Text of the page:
Pushing the boundaries of sustainability and digital craftsmanship with The New Raw
Rotterdam-based studio The New Raw works towards a sustainable future by creating circular design concepts that close material cycles and achieve societal impact through the use of additive manufacturing.
As we strive for a more sustainable future, designers and studios are finding new ways to optimize processes and create innovative products that reduce waste and energy consumption through sustainable manufacturing. And while there are many designers creating innovative solutions, there is one studio achieving circular design concepts that not only close material cycles but also raise public awareness, The New Raw.
Founded in 2015 by architects Panos Sakkas and Foteini Setaki, The New Raw is a research and design studio based in Rotterdam focusing on exploring new ways of recycling plastic through the use of robotic 3D printing. It is through the integration of design thinking, robotic production, and material research that The New Raw develops and implements circular design concepts that achieve high aesthetic value and incredible societal impact.
Their vision to contribute to a closed material cycle for plastic, raise awareness, and stimulate local production propels each one of their projects. From small scale products to large systems, every design brings forth an ever-growing ecosystem of multidisciplinary collaborators and stakeholders that work towards a better future.
With a commitment and a never-ending quest for sustainability, DesignWanted had the opportunity to interview founders Panos Sakkas and Foteini Setaki to find out more about The New Raw, their implementation of circular design, and their use of additive manufacturing to create a more sustainable future.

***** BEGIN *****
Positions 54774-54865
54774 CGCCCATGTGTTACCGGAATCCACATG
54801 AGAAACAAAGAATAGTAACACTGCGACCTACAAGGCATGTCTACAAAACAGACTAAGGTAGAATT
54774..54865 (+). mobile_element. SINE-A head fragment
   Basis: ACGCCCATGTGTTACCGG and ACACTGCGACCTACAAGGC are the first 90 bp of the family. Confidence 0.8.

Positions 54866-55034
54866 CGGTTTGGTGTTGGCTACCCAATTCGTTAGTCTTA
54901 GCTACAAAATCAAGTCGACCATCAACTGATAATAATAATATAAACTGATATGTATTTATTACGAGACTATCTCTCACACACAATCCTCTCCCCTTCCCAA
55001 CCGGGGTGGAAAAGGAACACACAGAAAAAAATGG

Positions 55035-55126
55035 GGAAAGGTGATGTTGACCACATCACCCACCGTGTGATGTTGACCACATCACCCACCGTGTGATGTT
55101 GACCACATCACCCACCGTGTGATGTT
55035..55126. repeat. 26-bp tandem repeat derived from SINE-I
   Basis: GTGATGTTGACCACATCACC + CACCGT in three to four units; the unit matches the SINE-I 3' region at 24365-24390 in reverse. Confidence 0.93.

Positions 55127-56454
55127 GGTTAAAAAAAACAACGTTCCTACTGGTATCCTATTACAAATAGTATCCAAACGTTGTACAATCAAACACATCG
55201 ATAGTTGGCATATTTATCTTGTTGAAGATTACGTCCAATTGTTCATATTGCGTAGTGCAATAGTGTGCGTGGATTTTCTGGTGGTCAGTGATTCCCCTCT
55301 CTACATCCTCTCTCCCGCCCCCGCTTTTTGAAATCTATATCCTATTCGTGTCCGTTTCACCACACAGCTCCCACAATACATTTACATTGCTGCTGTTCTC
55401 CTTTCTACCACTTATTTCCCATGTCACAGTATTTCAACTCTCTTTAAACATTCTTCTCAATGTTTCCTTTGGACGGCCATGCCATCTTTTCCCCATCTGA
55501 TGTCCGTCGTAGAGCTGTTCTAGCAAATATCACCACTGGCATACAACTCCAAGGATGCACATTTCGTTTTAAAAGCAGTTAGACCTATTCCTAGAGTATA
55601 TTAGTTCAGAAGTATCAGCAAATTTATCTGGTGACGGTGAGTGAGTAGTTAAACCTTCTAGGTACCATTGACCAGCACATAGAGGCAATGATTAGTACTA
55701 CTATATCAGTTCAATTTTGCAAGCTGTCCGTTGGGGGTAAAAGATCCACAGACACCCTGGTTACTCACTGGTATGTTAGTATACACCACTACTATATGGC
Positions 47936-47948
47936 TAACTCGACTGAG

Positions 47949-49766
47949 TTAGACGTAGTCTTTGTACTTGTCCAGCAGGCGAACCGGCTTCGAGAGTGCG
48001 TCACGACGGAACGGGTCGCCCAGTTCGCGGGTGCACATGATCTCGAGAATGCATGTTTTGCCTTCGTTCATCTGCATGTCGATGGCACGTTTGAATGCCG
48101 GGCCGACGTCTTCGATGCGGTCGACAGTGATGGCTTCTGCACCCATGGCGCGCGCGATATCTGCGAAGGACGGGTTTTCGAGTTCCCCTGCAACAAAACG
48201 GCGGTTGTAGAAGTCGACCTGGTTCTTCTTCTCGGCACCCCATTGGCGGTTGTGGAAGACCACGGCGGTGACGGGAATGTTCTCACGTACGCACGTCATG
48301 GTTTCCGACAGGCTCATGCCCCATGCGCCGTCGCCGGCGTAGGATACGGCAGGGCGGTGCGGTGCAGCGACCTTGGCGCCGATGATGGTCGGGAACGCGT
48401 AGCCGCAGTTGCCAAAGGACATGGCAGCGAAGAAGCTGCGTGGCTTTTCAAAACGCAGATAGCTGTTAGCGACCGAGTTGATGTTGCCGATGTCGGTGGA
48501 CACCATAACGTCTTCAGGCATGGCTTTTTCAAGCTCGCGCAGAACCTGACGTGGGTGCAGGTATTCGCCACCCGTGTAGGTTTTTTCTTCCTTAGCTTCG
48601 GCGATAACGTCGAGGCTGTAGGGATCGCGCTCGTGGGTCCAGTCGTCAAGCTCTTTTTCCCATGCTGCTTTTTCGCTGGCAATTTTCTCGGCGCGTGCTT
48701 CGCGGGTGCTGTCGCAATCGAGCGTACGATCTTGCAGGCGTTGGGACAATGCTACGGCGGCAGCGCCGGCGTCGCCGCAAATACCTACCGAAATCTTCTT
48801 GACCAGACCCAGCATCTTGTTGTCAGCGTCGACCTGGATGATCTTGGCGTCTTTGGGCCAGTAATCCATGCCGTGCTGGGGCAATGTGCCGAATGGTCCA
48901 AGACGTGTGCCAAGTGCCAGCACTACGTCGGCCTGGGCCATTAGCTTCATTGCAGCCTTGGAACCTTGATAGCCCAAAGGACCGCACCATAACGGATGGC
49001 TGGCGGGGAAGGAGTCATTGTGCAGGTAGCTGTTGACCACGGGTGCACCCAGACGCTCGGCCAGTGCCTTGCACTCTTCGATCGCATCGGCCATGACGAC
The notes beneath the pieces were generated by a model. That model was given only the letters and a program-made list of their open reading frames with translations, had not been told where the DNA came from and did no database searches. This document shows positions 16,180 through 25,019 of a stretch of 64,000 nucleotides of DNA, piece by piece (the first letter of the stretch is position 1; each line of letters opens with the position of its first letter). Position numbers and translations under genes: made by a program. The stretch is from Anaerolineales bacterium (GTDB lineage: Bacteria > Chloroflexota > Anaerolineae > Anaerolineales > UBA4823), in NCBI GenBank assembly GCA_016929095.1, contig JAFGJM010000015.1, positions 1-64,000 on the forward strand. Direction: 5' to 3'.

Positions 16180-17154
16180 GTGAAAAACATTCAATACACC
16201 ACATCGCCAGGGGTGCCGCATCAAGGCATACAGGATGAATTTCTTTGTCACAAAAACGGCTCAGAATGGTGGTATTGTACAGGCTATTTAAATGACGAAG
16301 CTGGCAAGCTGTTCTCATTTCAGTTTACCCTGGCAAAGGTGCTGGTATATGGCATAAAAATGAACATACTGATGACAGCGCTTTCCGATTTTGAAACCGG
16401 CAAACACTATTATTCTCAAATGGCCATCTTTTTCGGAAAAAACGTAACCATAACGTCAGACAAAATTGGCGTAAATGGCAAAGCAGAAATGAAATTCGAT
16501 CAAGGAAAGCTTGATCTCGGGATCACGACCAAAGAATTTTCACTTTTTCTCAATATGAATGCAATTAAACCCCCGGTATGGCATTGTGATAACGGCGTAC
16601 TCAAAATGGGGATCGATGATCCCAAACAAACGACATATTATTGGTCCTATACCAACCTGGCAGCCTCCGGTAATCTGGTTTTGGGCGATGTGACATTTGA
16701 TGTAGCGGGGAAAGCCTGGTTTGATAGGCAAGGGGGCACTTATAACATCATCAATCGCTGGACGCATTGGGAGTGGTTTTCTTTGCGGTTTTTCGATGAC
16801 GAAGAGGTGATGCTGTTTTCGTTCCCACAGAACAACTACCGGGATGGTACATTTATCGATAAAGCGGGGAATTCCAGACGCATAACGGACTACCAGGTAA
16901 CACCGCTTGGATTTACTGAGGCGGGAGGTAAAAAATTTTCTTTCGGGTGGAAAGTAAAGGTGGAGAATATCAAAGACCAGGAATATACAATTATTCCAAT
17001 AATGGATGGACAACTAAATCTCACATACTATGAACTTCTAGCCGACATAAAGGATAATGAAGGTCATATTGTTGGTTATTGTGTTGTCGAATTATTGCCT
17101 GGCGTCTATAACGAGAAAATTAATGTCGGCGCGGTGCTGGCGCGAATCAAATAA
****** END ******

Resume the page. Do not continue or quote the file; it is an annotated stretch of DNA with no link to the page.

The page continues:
Who are Panos Sakkas and Foteini Setaki? How did the journey for The New Raw begin?
Panos Sakkas and Foteini Setaki: “We founded The New Raw in 2015. Our creative practice emerged via seeking of meaningful ways to apply new technologies in architecture and the built environment, by pushing the boundaries of sustainability and digital craftsmanship.
We both studied Architecture in Athens, Greece, and Building Technologies at TU Delft, the Netherlands. Foteini was always intrigued by digital processes of design and making and Panos was always focused on sustainability and materiality.”
Why The New Raw, why robotic 3D printing with recycled plastic?
Panos Sakkas and Foteini Setaki: “We started from the observation that we live in a growing society; consuming more and more resources and generating enormous amounts of plastic waste.
As creatives, we wanted to discuss this issue in a positive approach; by suggesting a new way of thinking regarding materials and their applications and also explore what design can do for the environment.
By implementing new technologies in the recycling and reshaping process of plastic, new and unexplored possibilities are opening up.”
3D printing can be seen as a double-edged sword: it generally produces less waste compared to traditional manufacturing processes but rapid prototyping is undoubtedly generating a sizable amount of waste. What are the biggest challenges or constraints of the design process, but definitely crucial to your practice?
Panos Sakkas and Foteini Setaki: “All our products are 100% circular. This means that our own waste, coming from prototypes and/ or misprints, can be shredded and 3D printed again!
Further waste minimization comes from our robotic 3D printing technology, which follows an additive approach. By being involved both in the design and production process enables us to reach high levels of understanding between the form, material, and manufacturing technique; hence bringing us closer to our goal toward zero-waste production process.”